Is Christianity Weird?

Who would have thought Milton Jones was so sensible?

If you don’t have it already, buy his book.

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Enchantment in Worship

I’m spending a day locked in a retreat house reading for the research I’m doing into liturgy and culture. A decade ago Keith F Pecklers SJ gave a call to greater liturgical formation for the ‘future of Christianity’ as he looked at worshipping in a postmodern world.

Liturgy in the postmodern world must aim for enchantment, not entertainment… If presiders are to be effective instruments in the enchantment of their congregations gathered together in holy assembly, the churches will need to recognise the fact that presiding is a craft to be learnt; it does not come with the grace of ordination. (p199 Worship)

I wonder what delights I will discover at the ‘Worship Transforming Communities’ conference next week. I’m looking forward to continuing the discussions I’ve been having with colleagues about liturgical formation. #worship2013

Hey Vicar: Who Are You Writing That For?

blogThis morning I blogged about how The Church ™ so often fail to engage with people in the age bracket 20-40.  Statistically The Church ™ is not good with people in this age group.  A small group of us met to discuss how we could connect people to the ongoing story of God without worrying particularly about The Church ™ side of things.  For lots of people it can feel like engaging with The Church ™ is a bit like jumping on a moving train whereas there is often an openness to “faith”.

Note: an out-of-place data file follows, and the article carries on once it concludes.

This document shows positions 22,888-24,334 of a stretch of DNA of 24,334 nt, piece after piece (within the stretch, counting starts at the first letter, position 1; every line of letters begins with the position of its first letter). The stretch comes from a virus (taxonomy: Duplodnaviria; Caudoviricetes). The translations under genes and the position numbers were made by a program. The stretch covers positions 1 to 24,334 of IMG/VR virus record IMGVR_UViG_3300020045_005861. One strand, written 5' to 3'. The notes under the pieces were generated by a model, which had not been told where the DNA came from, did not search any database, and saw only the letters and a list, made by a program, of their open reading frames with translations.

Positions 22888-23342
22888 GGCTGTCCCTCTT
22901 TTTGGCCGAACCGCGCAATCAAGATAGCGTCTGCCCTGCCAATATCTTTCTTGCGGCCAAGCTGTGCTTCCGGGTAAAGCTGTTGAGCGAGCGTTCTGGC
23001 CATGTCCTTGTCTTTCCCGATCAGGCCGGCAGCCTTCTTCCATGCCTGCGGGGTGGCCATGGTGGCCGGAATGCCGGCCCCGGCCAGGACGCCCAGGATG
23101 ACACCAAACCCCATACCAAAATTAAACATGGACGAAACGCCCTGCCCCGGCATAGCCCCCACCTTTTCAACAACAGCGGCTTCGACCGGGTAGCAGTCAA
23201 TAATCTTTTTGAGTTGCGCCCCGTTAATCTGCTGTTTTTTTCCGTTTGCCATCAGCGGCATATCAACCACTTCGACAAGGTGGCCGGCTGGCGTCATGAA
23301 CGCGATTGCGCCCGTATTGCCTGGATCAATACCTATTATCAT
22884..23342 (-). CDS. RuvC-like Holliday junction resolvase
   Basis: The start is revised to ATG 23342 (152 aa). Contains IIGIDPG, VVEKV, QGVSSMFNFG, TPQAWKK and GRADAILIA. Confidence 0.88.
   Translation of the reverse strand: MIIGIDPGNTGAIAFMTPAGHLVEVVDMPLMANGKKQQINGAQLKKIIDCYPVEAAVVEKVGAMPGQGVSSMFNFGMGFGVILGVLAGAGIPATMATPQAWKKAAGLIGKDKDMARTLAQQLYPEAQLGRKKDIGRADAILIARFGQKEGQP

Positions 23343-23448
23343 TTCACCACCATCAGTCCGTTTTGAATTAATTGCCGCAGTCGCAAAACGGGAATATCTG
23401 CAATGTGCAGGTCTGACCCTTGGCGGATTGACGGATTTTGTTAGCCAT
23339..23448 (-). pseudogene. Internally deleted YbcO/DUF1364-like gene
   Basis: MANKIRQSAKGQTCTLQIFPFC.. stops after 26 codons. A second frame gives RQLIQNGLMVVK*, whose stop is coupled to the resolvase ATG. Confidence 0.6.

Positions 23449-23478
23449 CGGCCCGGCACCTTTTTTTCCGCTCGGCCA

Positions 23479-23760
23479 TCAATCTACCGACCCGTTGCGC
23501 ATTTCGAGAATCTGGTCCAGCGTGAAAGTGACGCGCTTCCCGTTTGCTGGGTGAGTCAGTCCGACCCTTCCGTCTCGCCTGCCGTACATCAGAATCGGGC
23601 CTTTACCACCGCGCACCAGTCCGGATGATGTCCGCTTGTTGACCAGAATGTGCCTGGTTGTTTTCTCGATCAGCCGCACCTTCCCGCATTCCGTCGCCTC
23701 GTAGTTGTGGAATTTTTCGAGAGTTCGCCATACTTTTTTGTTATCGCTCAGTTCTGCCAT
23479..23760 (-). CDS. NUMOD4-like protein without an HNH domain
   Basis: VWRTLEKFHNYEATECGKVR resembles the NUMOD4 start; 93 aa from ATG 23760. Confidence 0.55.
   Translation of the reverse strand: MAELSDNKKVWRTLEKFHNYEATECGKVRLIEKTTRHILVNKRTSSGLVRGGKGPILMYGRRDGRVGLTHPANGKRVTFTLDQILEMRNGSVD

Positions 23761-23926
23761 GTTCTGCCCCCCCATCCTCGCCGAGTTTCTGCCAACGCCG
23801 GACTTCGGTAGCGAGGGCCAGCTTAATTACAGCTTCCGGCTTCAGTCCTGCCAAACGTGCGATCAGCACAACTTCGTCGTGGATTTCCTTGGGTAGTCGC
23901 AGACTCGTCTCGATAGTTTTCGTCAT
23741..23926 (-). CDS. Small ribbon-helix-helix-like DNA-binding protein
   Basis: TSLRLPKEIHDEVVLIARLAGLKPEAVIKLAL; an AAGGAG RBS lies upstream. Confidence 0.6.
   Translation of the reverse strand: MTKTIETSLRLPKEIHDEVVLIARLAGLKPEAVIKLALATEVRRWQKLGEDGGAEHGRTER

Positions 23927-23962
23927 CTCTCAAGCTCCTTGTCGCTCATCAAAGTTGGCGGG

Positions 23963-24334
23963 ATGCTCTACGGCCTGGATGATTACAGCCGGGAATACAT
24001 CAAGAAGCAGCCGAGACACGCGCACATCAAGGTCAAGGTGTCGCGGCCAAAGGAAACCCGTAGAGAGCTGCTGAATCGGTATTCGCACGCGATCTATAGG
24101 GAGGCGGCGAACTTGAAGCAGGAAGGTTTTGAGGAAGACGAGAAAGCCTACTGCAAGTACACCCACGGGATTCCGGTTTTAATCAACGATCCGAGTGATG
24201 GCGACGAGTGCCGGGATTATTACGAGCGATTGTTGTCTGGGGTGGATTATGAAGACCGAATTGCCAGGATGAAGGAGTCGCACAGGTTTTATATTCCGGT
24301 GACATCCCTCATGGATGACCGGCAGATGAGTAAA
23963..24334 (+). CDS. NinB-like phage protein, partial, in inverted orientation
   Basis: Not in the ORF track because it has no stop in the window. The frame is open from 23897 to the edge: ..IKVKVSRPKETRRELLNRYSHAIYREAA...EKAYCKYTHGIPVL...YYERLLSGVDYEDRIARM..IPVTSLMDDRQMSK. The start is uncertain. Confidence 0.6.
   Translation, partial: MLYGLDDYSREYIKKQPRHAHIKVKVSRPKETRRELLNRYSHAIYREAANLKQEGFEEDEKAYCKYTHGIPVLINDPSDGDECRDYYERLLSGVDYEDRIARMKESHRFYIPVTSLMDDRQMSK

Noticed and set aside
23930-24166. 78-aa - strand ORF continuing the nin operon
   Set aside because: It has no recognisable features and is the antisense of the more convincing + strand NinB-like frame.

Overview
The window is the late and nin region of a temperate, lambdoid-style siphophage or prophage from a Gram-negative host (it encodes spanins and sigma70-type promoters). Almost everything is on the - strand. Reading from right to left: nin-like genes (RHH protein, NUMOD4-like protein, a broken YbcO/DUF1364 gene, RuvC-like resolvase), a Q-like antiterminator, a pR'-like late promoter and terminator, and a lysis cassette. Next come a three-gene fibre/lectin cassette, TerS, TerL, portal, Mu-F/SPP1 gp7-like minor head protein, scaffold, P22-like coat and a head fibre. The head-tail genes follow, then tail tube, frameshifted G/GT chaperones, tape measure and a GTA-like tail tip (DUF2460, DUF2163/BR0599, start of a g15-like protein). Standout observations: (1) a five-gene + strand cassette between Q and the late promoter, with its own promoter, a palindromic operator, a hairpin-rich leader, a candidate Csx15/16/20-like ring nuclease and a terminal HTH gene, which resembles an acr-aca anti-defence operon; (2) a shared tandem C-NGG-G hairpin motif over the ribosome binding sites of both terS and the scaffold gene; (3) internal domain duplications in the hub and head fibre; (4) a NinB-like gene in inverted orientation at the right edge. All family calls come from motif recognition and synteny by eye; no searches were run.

Whilst we were discussing how to do this through online content I had an epiphany that starts at a bit of a tangent.  I have been designing the new website for our church, Holy Nativity.  When stuck in the car for 5 hours Ruth and I were discussing content for it.  The essential information began to come together but we kept dreaming up epic descriptions and justifications to add to each page.  A description of “morning prayer” began a conversation about “why we pray, what we pray, how we pray”….

“Why are we putting this on the website?  It feels more like we’re putting it up to justify ourselves to other Christians in the area rather than for people who are just discovering us for the first time.  We seem to be saying that we are ‘sound’”.